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Anchoring and Representativeness Bias Mitigation Through a Digital Game: Effectiveness and Delivery Format

Sun, May 24, 15:00 to 16:15, Caribe Hilton, San Cristobal Ballroom G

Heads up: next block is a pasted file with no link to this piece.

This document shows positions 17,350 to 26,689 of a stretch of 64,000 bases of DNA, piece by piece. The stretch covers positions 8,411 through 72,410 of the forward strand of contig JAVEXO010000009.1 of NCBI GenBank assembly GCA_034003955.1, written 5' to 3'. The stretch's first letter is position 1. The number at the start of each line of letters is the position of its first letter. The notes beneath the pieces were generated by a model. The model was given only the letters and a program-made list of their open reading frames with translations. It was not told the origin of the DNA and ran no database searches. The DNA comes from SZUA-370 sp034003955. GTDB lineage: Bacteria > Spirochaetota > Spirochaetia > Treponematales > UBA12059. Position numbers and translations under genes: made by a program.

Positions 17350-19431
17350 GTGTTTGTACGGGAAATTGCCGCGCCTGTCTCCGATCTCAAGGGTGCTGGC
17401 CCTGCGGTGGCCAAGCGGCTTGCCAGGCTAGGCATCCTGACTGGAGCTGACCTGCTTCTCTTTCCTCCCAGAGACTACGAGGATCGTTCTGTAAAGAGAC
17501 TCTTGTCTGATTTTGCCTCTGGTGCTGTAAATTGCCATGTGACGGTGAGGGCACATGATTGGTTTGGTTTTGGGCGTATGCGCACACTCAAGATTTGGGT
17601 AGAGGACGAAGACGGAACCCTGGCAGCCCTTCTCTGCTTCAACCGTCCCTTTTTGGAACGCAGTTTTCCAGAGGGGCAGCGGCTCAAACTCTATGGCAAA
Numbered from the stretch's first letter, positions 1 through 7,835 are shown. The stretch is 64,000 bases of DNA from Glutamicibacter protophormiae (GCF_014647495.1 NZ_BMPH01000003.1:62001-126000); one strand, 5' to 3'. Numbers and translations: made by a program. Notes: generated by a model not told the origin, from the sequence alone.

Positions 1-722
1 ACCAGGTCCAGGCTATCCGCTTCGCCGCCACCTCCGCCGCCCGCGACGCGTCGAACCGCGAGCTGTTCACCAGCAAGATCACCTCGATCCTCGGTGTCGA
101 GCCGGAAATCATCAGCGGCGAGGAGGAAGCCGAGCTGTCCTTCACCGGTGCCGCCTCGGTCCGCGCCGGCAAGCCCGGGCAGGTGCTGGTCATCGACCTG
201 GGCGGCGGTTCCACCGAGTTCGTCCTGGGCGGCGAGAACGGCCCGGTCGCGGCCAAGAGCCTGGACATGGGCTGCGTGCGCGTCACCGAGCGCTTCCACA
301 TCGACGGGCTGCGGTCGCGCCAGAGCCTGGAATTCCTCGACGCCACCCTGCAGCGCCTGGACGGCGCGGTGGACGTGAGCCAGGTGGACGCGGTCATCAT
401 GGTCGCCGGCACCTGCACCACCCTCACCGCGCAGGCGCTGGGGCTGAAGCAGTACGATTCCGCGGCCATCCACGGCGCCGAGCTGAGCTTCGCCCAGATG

Heuristics are mental shortcuts that can facilitate fast decision making but over-relying on heuristics can also lead people to overlook important information and make biased decisions. Heuristics are difficult to change since many people are not aware of their own biases and heuristic processing is so natural to our everyday decision-making. In order to change heuristics, people must become aware of the biases and also have sufficient decision-making practice in avoiding bias. This study examines the effectiveness of using a digital game to mitigate anchoring and three types of representativeness bias (gambler’s fallacy, insufficient data, and base-rate fallacy). The study also examined delivery methods, comparing the digital game against a traditional slideshow lecture and a combination of slideshow and digital game. Results showed that the digital game alone was not effective in mitigating the biases. The slideshow lecture had immediate effects that declined after four weeks. The combined condition of introducing bias knowledge through the slideshow which then allowed players to practice bias mitigation through the game was most effective immediately and after four weeks.


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